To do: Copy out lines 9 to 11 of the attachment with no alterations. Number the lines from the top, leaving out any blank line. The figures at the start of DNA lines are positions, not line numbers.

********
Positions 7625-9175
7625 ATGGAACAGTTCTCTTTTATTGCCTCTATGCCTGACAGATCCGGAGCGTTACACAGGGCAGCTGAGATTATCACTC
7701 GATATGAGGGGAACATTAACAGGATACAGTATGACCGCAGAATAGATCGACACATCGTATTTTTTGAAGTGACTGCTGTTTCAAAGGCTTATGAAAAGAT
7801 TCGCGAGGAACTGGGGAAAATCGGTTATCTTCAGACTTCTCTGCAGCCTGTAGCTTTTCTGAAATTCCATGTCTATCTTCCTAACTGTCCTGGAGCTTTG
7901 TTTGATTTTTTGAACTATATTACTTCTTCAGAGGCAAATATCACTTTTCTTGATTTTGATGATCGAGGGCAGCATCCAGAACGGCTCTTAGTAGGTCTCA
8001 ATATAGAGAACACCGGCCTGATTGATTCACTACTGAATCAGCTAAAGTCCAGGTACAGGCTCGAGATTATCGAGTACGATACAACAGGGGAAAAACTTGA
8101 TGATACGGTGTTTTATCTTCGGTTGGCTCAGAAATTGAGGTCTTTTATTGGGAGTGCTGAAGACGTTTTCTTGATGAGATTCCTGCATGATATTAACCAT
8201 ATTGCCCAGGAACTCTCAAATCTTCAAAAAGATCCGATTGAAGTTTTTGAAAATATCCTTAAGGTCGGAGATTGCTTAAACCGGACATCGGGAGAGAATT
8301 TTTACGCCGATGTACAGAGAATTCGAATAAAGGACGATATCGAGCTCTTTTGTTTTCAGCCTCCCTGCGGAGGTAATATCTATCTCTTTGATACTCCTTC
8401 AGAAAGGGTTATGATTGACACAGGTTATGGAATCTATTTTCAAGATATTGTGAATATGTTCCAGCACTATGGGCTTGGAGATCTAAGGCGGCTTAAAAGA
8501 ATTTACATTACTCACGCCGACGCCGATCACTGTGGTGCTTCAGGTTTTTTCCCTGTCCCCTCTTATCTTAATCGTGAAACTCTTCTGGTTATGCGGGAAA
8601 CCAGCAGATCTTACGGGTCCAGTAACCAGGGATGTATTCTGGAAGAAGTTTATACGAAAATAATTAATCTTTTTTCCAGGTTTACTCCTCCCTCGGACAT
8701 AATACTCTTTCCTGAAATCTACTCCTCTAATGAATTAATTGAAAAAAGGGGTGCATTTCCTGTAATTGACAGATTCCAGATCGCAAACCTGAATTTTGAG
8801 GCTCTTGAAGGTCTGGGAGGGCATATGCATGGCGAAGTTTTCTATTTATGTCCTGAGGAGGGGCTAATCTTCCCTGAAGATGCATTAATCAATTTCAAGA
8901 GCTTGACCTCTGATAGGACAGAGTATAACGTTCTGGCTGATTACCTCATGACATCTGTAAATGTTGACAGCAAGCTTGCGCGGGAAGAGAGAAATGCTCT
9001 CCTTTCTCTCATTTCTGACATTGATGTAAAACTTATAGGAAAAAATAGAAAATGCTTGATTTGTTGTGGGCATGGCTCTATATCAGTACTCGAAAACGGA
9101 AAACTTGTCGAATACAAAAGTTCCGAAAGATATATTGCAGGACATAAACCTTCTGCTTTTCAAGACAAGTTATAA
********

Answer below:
8301 TTTACGCCGATGTACAGAGAATTCGAATAAAGGACGATATCGAGCTCTTTTGTTTTCAGCCTCCCTGCGGAGGTAATATCTATCTCTTTGATACTCCTTC
8401 AGAAAGGGTTATGATTGACACAGGTTATGGAATCTATTTTCAAGATATTGTGAATATGTTCCAGCACTATGGGCTTGGAGATCTAAGGCGGCTTAAAAGA
8501 ATTTACATTACTCACGCCGACGCCGATCACTGTGGTGCTTCAGGTTTTTTCCCTGTCCCCTCTTATCTTAATCGTGAAACTCTTCTGGTTATGCGGGAAA